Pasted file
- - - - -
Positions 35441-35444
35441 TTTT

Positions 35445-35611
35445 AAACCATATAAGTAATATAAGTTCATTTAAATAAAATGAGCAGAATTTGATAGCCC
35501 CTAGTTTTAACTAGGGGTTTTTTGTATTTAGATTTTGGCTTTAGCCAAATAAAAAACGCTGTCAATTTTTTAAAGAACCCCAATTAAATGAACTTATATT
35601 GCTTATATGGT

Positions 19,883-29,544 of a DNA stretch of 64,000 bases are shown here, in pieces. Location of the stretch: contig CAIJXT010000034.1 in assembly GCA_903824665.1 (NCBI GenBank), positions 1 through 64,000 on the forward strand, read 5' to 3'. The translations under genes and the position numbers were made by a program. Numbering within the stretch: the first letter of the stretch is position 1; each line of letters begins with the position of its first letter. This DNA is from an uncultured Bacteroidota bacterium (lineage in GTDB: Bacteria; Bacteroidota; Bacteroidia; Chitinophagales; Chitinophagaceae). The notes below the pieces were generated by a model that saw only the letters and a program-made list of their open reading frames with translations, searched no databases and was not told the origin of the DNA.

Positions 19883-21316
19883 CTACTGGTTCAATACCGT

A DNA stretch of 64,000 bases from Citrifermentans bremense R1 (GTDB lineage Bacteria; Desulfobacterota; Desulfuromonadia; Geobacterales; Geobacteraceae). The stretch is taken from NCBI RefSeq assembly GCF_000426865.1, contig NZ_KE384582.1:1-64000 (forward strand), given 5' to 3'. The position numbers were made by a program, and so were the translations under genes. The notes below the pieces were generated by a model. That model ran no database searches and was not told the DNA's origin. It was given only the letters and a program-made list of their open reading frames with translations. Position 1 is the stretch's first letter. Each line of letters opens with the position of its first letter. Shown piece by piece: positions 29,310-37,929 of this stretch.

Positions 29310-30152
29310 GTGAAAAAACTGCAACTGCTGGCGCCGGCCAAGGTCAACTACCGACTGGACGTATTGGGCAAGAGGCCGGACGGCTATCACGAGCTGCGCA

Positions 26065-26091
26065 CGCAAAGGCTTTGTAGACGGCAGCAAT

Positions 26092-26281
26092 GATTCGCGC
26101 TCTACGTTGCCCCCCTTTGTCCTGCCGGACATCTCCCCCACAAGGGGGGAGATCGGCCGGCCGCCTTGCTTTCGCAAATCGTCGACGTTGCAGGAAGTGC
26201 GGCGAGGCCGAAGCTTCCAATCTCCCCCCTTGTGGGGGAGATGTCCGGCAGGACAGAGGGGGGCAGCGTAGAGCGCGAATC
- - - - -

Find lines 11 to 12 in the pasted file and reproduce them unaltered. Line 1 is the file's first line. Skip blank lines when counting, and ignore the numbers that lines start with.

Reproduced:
Positions 29310-30152
29310 GTGAAAAAACTGCAACTGCTGGCGCCGGCCAAGGTCAACTACCGACTGGACGTATTGGGCAAGAGGCCGGACGGCTATCACGAGCTGCGCA